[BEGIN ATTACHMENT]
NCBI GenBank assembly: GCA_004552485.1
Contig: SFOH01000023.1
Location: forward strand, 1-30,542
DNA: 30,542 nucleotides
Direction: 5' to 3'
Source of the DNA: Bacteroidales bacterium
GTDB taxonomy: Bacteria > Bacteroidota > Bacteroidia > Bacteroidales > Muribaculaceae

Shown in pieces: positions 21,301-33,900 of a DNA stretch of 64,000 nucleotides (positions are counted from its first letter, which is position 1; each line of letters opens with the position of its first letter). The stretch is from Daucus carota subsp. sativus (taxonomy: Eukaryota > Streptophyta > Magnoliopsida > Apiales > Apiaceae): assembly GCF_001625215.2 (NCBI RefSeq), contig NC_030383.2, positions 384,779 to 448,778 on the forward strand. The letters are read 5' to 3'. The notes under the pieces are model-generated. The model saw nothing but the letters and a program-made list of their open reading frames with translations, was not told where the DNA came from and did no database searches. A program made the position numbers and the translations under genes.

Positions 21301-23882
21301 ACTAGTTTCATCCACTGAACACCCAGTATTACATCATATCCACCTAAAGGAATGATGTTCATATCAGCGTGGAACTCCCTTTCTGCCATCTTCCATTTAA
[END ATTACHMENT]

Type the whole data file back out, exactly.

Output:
NCBI GenBank assembly: GCA_004552485.1
Contig: SFOH01000023.1
Location: forward strand, 1-30,542
DNA: 30,542 nucleotides
Direction: 5' to 3'
Source of the DNA: Bacteroidales bacterium
GTDB taxonomy: Bacteria > Bacteroidota > Bacteroidia > Bacteroidales > Muribaculaceae

Shown in pieces: positions 21,301-33,900 of a DNA stretch of 64,000 nucleotides (positions are counted from its first letter, which is position 1; each line of letters opens with the position of its first letter). The stretch is from Daucus carota subsp. sativus (taxonomy: Eukaryota > Streptophyta > Magnoliopsida > Apiales > Apiaceae): assembly GCF_001625215.2 (NCBI RefSeq), contig NC_030383.2, positions 384,779 to 448,778 on the forward strand. The letters are read 5' to 3'. The notes under the pieces are model-generated. The model saw nothing but the letters and a program-made list of their open reading frames with translations, was not told where the DNA came from and did no database searches. A program made the position numbers and the translations under genes.

Positions 21301-23882
21301 ACTAGTTTCATCCACTGAACACCCAGTATTACATCATATCCACCTAAAGGAATGATGTTCATATCAGCGTGGAACTCCCTTTCTGCCATCTTCCATTTAA